Looks like my Summer is still going to be busy,

Scott W. E. Dickinson


Journal the Fifth

July 1st- July 14th

These two weeks have settled down a bit.

I know that in my last post I said that I should have pictures of our crafts and activities ready. Well, we’ve been busy doing other things. Expect crafts in my next post!

One of the more interesting of the Homestead’s outreach programs has started this month. Alexander’s first North American home has a large front porch, so it gets used by local theatre groups as an outdoor venue for summer evening plays. The plays only happen after we’re closed for the day, but they are still good draws for the public, who are brought out to a location they might not have had reason to go to otherwise- and hey- isn’t that a museum? We’ll have to come back during the day…

At the very least, they are pretty popular, and it gets the Homestead’s name out there in community circles. The only downside is that the theatre people are perhaps a little causal with how they use the front door of the home as part of their performance. That glass is fragile!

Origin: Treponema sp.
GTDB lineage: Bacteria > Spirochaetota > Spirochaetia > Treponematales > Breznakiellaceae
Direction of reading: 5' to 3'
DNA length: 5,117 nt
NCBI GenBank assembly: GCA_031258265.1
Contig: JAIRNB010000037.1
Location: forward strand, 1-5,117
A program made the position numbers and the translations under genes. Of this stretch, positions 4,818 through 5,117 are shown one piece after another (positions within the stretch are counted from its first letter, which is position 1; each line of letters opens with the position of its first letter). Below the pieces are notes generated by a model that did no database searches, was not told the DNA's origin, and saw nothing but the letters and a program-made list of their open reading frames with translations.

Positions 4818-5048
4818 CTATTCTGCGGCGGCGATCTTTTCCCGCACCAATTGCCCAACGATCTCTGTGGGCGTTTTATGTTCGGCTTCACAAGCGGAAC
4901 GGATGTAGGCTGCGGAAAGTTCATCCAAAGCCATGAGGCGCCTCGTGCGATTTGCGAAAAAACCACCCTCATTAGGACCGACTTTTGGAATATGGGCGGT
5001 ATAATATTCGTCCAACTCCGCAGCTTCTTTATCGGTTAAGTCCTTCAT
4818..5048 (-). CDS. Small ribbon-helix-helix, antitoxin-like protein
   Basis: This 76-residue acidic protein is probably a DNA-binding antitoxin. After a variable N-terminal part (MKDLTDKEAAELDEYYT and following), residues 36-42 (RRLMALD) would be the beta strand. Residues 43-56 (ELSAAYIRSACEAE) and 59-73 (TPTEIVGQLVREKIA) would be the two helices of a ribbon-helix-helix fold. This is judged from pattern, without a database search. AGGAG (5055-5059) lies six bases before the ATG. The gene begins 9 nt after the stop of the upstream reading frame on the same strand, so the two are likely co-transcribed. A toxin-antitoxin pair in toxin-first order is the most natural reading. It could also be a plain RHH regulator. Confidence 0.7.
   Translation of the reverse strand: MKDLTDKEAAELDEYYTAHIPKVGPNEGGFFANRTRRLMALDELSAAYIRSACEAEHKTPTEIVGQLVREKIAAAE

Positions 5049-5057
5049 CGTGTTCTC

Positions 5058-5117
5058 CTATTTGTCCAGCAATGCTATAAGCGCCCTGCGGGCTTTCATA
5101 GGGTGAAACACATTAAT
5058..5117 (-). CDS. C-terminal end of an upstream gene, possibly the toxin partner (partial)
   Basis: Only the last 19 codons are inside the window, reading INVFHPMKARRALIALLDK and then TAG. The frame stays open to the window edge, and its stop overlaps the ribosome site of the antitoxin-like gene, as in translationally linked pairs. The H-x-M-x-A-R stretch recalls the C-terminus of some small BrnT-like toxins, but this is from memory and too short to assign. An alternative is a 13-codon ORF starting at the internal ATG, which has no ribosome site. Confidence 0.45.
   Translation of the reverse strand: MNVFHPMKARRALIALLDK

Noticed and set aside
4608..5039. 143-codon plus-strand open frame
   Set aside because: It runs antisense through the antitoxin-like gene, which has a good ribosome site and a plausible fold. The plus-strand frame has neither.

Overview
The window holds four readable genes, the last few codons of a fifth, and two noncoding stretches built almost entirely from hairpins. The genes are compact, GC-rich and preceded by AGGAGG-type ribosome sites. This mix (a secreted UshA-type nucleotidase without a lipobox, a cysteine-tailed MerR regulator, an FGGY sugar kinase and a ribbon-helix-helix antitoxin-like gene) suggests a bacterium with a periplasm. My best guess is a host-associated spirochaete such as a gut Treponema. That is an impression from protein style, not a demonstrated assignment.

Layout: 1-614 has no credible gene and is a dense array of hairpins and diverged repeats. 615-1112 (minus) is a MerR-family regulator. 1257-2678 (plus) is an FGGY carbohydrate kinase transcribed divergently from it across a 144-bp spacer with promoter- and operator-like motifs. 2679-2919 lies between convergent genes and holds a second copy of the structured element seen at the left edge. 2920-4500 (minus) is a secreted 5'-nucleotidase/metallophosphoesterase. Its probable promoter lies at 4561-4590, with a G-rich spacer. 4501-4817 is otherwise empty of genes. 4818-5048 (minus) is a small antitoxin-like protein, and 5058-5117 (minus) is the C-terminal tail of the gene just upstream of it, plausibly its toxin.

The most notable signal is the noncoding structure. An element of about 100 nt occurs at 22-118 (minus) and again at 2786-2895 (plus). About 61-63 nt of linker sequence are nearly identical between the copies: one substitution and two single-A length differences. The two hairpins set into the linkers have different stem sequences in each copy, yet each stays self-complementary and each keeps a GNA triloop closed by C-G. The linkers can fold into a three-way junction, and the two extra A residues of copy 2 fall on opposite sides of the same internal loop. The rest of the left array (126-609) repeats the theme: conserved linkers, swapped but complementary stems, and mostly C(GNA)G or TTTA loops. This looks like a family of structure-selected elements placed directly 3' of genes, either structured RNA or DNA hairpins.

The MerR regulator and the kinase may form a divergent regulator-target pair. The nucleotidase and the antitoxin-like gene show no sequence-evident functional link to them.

In other news, the outdoor handpump at the homestead has been out of commission since the handle on it broke. We’ve finally got a replacement, and took it upon myself to get the pump working again. Reattaching the handle took only a moment, but the leather seals in the pump head had dried out. This meant I spent quite a deal of time pouring water down the pump to prime it while working the handle to get the pump to siphon water again. By late morning I had succeeded, and water was fairly gushing out!

My assistant pumping water

In August the Homestead will go to the Cotton Factory, a gallery in Hamilton, where we’ll be involved in a one-day event based around “The Art of Communication”. I’ve been working on some activities for attendees to engage in. They include this Camera Obscura that I’ve built, as well as a small visible waveform generator.

It’s not pretty, but it works!